Supporting my customers, I get to deal with a wide variety of peripherals and multi-function devices.  From a pure administration & functionality standpoint, I prefer (and recommend) Ricoh’s Aficio series of multi-function devices (compared to Canon, Sharp or even Konica/Minolta Bizhubs).  Regardless, those are all quality devices for a decent sized client.  What has been a constant struggle for me has been finding a decent, cost-effective multi-function with self-contained walk-up functionality for the small client / remote office.  We’ve been consistently disappointed with HP devices over the last few years (I can’t begin to count how many warranty claims we’ve had on M2727nf or M1522 devices.  And even when they don’t flat-out break, it seems the ADF and paper tray are just wearing out way too quick.

My other gripe with the HP multi-functions, are the same as most of the other devices on the market – for scanning functionality, they require you run software on the PC.  So scan to email is a matter of walking the document over to the device, going back to your desk, opening the HP software, jumping through the wizard and selecting the scan destination, then completing the email message and manually sending it.  While in theory this isn’t that difficult – I have some users who don’t keep Outlook open – and they can just never remember that even though the HP scan app will open a new message & attach the scan – when they click send the message isn’t actually sent if Outlook isn’t open – it sits in the outbox until they open Outlook.  And don’t get me started on scan-to-folder, especially when you are working with users hot desking with kiosks . . .  

So we’ve looked at HP devices, as well as low to mid level Canon, Lexmark & Samsung devices.  We even have a customer with a Xerox Phaser MFC – and we’ve been consistently disappointed in the way network scanning seems to be an after-thought at best.

I must say though, that I think I have finally found a winner.  I just replaced my MFC in my office – which quite honestly is used for scanning more than anything else.  I purchased a Brother MFC-8890dw, and wow am I impressed.  Now obviously, it’s not going to have the nice touch-screen display and polished web interface that we get with the 5-figure Ricoh / Bizhub type devices.  But for the small office, it does network scanning extremely well.  The best in this area – the ability to scan-to-email or scan-to-file (SMB or FTP) by walking up to the device – no PC needed!  Configure multiple scan-to-file profiles (each profile can be either SMB or FTP, with separate authentication for each profile).  Configure the device once with your outbound SMTP server info, then you can either use preset scan-to-email destinations, or manually key in the destination email address as needed.  It even has a front USB port allowing you to scan directly to a USB thumb drive.  As for file formats, it supports scanning to TIFF, PDF and Secure PDF with multiple options for color scale and resolution.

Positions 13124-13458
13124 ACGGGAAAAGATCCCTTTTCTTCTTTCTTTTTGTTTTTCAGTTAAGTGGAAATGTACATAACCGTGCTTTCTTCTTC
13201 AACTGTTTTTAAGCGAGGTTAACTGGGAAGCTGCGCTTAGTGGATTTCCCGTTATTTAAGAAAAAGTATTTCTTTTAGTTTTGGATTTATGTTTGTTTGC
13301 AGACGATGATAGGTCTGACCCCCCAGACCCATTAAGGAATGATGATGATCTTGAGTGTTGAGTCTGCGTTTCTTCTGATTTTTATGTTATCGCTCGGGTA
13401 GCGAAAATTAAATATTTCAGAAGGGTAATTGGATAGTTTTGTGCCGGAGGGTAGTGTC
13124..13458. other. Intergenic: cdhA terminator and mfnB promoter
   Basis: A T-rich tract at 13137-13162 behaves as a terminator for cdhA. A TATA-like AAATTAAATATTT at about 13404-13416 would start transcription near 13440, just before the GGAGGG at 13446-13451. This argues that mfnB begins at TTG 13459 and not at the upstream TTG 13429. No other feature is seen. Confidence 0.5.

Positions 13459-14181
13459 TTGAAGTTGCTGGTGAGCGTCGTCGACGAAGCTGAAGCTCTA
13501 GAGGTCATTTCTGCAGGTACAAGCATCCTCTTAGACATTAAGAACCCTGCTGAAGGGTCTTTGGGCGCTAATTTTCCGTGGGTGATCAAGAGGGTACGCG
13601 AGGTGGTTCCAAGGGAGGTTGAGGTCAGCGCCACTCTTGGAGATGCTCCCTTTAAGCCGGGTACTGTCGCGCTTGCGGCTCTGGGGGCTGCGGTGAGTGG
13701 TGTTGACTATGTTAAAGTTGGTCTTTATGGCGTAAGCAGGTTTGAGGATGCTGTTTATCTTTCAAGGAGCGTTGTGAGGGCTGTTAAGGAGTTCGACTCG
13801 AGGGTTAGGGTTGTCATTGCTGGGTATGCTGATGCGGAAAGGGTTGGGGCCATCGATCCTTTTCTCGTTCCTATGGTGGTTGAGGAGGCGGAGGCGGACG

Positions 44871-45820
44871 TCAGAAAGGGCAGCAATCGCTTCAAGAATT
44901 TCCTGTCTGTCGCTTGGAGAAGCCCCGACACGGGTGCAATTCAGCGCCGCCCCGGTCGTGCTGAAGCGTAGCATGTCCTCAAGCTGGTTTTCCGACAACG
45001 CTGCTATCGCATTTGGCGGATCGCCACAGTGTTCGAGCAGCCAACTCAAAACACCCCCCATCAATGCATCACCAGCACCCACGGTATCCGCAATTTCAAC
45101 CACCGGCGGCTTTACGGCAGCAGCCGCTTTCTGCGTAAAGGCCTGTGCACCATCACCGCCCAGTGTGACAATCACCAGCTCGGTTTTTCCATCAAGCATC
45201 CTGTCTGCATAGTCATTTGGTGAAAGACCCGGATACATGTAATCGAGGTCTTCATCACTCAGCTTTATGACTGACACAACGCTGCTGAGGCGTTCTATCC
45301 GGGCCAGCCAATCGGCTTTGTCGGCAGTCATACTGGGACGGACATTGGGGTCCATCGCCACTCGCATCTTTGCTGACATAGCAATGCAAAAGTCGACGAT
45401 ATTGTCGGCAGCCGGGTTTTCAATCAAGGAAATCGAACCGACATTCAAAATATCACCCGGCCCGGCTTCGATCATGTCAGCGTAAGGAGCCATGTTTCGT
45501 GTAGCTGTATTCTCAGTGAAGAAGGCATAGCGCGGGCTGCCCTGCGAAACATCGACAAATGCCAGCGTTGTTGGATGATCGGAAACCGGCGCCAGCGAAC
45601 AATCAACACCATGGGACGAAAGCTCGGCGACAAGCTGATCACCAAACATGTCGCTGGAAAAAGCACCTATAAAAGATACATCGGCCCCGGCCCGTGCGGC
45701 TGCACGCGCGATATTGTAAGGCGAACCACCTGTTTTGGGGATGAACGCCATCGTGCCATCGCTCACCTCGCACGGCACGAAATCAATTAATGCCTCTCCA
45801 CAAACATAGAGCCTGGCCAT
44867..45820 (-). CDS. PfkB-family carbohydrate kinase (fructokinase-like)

Someone correct me if I’m wrong, but I think this is about the only device with this level of network scanning functionality in this price range (MSRP $499).  And the feature list keeps going:  not only do we have true network scan-to-email and scan-to-file from the device, we also have a network twain driver for the scanner – so you can scan from your favorite desktop app (Adobe Acrobat, etc.) if you want to.  The B&W laser printer is rated at 35ppm, and has full duplex (the ‘d’ in the 8890dw).  There’s an optional 2nd 250 sheet paper tray available as well.  But the duplex functionality doesn’t stop with printing – oh no.  The 50-sheet ADF has it’s own full-duplex functionality, allowing for automatic two-sided copying & scanning.  The 40 available speed-dials can be programmed as either fax speed-dials, or one-touch scan-to-email destinations.  Finally, in addition to USB and 10/100 ethernet, this device also includes standard 802.11g wireless connectivity (the ‘w’ in 8890dw), giving us the flexibility to place the device where it’s convenient for users – not necessarily where we have a network drop.  And the replacement supplies are very reasonable, with the standard 3k page toner running about US $75 and a high-yield 8k toner running about US $115.

I’ve only had the device a few days – but so far I am definitely impressed with this device, and especially the functionality it provides for the price point it is at.  The few negatives I’ve encountered so far are extremely minor:  the ADF is louder than I would like, and the web-based administration interface can be a bit slow at times, but I’m more than happy to live with those trade-offs for the extensive functionality.  This is definitely the device we’re going to be recommending to customers who need a device in this class.  So there you have it – a completely unsolicited / uncompensated review and recommendation of the Brother MFC-8890dw